Friday, March 14, 2008

Not In My Backyard, please!

Despite myself, I would like these damn things to be illegal. Normally, I want nothing to do with legislating people's general behavior. But this? This goes too far? How lazy ARE you?!?!

Leaf blowers. I hates them.
I rarely saw them for the past decade because there weren't very many leaves to blow around in San Francisco. In Mountain View, they are every-damn-where.

I walk to work fairly frequently, and I see a lot of these. We see them on the weekends. We hear them all the time. I can't tell you how many times I've watched some lazy jerk chasing a single leaf around a yard with one of these things.

PLEASE. STOP. There is this new thing out now, that is like a leaf blower, but it's quiet, doesn't pollute, and you also get some exercise. I think it's called a "rake," or something.

Actually, if they marketed rakes on the infomercial channel as wonder-weight-loss machines, we might get somewhere on this.

Given that these things are omg noisy, omg pollutey*, and the fact that we all need the exercise, what can we do to get rid of them? I do not like legislating what people do, but this is ridiculous and harmful. There is no upside to leaf blowers!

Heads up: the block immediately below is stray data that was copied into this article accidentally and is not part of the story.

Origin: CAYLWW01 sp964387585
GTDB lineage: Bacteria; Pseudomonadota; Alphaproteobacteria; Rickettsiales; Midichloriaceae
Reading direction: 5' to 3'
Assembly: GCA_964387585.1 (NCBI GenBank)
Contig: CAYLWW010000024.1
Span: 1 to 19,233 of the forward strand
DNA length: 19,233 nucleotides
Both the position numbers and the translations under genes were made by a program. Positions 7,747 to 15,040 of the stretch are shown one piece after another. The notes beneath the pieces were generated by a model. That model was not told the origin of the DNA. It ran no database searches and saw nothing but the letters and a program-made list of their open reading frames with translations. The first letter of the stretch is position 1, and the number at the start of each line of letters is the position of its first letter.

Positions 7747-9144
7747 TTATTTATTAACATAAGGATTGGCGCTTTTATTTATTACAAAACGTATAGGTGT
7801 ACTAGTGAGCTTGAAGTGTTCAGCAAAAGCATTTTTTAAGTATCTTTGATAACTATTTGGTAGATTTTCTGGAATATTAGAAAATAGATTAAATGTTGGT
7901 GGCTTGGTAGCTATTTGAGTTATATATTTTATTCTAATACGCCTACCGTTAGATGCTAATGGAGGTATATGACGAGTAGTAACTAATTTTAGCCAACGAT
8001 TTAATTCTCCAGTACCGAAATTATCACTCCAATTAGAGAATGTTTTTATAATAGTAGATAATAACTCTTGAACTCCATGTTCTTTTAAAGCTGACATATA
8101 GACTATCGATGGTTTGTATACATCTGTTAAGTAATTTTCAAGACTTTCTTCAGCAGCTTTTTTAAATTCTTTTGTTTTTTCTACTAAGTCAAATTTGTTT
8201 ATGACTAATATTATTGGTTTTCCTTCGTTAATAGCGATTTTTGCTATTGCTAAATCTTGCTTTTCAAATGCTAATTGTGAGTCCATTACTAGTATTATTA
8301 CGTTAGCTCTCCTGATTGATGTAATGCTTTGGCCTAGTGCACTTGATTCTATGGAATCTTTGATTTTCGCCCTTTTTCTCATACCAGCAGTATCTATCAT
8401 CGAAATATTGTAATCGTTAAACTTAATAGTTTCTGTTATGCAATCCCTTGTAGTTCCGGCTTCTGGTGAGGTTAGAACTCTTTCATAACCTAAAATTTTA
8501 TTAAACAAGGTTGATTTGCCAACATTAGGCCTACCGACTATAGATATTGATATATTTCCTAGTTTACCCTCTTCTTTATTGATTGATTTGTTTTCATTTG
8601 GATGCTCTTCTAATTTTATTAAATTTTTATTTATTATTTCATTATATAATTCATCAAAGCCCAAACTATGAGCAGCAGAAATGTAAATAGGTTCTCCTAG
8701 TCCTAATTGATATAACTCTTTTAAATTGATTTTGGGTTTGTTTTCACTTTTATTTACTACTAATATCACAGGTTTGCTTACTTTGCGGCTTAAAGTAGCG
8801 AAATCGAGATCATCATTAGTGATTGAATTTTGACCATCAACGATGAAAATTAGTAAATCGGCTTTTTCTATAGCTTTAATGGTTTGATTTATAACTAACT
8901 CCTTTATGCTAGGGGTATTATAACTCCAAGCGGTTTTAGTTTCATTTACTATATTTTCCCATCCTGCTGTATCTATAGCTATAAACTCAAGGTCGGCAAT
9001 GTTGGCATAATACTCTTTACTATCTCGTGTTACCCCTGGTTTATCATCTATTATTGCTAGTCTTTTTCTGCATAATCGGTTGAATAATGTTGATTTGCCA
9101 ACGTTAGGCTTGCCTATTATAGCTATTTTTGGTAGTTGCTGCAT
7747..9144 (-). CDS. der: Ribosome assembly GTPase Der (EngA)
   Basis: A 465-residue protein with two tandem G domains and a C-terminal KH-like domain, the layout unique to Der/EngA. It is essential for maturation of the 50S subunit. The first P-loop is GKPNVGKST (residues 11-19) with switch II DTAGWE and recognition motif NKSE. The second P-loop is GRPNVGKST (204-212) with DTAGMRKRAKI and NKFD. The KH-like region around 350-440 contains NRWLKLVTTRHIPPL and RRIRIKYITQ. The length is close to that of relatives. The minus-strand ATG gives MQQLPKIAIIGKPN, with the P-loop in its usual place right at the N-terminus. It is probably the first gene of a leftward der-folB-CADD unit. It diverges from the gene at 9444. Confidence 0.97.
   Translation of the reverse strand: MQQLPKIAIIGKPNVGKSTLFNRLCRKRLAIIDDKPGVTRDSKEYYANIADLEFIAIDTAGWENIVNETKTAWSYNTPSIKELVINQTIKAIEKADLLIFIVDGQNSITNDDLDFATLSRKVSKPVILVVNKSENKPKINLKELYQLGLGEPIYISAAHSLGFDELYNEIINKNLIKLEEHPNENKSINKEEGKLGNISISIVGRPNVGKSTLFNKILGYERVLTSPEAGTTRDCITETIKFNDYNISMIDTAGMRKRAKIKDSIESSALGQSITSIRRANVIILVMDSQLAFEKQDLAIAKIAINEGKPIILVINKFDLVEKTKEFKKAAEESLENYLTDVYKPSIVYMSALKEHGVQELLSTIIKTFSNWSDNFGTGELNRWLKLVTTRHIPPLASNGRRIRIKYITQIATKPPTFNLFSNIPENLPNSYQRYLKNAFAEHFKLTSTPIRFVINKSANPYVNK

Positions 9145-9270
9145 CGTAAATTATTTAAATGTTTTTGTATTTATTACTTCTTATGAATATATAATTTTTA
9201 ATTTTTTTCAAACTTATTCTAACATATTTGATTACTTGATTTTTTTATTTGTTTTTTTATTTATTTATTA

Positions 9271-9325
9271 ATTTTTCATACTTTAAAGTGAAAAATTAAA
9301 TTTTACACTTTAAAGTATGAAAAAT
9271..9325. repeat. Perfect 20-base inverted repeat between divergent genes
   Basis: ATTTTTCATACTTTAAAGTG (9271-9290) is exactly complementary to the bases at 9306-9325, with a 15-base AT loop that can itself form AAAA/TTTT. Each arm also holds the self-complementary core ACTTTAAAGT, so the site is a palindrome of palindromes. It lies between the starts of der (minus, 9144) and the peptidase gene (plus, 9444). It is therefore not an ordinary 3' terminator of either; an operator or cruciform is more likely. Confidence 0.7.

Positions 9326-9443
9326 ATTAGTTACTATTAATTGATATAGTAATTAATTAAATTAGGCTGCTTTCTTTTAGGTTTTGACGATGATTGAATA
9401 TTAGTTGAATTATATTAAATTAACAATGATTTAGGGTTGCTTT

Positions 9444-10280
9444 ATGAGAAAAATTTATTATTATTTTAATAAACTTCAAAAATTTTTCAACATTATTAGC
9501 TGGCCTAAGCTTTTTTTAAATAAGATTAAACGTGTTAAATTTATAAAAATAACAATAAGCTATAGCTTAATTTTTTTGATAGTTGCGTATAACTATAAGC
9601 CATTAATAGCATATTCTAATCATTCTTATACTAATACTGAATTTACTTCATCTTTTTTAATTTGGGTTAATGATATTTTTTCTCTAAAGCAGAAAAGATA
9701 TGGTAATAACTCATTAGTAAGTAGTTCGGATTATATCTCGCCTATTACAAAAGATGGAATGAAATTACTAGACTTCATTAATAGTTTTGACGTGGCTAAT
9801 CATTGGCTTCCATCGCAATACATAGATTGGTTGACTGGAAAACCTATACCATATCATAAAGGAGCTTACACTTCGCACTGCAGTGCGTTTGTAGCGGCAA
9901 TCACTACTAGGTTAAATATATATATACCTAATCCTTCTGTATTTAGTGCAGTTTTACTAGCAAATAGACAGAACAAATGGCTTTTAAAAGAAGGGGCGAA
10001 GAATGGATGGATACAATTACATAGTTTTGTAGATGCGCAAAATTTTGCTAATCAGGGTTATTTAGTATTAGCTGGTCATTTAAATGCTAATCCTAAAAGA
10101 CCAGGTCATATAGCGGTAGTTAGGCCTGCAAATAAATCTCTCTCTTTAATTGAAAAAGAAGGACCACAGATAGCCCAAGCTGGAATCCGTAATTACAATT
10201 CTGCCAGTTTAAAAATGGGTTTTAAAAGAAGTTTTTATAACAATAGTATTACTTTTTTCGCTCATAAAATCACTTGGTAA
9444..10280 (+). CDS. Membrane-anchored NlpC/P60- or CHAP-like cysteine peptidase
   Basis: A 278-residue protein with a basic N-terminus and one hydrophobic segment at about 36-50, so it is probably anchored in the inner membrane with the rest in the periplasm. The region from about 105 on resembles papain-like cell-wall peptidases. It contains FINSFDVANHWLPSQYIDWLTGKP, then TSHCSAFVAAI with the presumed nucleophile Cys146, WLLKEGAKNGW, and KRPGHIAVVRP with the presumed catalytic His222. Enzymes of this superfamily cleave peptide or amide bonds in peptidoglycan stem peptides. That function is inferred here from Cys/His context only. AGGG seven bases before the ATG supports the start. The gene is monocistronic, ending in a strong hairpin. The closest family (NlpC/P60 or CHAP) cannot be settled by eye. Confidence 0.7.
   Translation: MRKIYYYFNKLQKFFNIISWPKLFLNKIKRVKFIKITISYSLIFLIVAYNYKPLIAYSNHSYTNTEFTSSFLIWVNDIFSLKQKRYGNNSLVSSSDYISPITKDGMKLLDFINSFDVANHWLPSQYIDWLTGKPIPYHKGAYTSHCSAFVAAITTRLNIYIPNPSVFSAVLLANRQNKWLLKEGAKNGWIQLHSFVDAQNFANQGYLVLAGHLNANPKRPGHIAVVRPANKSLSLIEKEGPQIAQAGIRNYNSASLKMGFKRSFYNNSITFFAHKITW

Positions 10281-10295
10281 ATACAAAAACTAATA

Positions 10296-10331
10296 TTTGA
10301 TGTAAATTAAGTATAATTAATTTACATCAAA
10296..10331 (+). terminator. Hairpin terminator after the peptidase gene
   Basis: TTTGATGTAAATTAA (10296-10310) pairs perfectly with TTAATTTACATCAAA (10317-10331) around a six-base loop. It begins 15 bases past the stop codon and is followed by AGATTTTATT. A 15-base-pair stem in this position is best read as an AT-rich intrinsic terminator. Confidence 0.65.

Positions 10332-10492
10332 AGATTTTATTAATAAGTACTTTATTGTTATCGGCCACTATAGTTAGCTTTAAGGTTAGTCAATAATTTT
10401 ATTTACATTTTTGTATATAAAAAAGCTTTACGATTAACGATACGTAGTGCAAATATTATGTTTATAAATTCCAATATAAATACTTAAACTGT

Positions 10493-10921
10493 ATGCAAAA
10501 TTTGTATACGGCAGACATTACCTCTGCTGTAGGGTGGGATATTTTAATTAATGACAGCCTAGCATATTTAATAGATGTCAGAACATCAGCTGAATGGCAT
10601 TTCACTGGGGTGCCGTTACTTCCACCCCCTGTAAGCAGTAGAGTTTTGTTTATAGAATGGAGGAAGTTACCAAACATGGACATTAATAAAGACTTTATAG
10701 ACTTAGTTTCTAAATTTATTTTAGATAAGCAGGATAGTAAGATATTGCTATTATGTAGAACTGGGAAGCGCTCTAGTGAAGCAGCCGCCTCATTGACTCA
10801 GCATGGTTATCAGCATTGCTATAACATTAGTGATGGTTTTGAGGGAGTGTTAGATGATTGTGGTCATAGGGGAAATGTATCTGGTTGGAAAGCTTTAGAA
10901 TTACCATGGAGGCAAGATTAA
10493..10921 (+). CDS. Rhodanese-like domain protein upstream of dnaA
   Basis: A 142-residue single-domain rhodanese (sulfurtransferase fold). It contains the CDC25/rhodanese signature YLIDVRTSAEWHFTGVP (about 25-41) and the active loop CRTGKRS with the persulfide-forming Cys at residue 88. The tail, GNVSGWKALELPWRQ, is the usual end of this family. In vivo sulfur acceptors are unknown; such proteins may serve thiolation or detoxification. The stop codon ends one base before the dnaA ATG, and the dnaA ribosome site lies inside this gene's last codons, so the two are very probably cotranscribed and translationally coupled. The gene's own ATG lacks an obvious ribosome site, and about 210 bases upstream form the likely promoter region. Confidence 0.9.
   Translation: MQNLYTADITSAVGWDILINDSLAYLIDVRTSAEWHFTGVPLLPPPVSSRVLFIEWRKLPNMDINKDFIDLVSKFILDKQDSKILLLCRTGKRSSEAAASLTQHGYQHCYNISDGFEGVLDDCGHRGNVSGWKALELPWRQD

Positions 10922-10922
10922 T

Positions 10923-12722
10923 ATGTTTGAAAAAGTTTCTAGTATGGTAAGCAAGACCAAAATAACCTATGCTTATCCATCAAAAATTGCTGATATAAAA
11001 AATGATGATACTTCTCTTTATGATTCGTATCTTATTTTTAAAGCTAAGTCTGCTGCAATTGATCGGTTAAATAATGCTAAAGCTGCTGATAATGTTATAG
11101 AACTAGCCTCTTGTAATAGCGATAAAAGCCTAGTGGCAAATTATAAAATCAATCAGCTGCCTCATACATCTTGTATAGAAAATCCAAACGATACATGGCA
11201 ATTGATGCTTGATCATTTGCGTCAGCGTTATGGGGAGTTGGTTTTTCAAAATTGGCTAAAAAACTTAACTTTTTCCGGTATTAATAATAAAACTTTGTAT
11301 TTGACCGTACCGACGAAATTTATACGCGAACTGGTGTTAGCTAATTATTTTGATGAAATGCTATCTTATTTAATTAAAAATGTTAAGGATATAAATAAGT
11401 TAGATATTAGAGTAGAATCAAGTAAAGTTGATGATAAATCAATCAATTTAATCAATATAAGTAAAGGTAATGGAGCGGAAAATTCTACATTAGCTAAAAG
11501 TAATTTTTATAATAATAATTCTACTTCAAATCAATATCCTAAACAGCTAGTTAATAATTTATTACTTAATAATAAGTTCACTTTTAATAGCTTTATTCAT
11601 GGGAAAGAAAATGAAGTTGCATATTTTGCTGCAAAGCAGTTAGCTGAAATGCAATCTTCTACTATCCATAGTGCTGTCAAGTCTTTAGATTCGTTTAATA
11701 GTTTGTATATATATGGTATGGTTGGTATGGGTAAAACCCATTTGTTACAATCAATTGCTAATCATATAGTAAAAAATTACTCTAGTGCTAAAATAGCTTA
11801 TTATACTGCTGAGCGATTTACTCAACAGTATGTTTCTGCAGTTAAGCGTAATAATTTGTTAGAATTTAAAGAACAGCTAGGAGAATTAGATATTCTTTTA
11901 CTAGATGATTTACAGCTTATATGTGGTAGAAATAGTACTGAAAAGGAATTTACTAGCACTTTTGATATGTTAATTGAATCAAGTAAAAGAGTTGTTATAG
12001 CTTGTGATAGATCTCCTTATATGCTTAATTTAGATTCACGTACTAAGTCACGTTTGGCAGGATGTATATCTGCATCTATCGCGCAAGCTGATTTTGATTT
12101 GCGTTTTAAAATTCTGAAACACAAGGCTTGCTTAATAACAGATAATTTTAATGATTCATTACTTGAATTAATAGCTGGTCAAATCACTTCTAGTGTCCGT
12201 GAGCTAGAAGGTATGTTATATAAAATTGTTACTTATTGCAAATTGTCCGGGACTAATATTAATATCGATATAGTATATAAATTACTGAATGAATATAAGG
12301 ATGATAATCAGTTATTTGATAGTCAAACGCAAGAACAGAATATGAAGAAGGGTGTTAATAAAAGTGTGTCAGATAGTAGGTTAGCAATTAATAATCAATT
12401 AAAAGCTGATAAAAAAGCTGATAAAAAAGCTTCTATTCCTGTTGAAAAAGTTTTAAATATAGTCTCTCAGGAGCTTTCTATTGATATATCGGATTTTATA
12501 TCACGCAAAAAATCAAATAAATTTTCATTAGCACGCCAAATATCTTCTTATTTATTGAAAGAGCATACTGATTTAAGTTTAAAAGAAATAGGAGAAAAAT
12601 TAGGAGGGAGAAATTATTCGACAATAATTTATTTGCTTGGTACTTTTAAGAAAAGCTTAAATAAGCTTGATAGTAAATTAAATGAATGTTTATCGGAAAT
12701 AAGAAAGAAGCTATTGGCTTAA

* A 2000 report by the California EPA determined that the average residential leaf blower produces 145 times more hydrocarbons, 7.5 times more carbon monoxide, and 11 times more particulate matter in one hour than a 1999-2000 light duty vehicle driven at 30 mph, getting 15 miles to the gallon. The hydrocarbon emissions produced from one-half hour of residential leaf blower operation are equal to the emissions produced from driving 2200 miles, comparable to a round trip from Denver to San Diego. Commercial leaf blowers with more horse power are even more polluting.

Pollution from dust and debris is also a significant issue. Leaf blowers' powerful engine jets have the unintended consequence of disturbing and suspending smaller particulate matter such as dust, fecal matter, pesticides, fungi, chemicals, fertilizers, spores, and street dirt that consists of lead and organic and elemental carbon, according to the California EPA.

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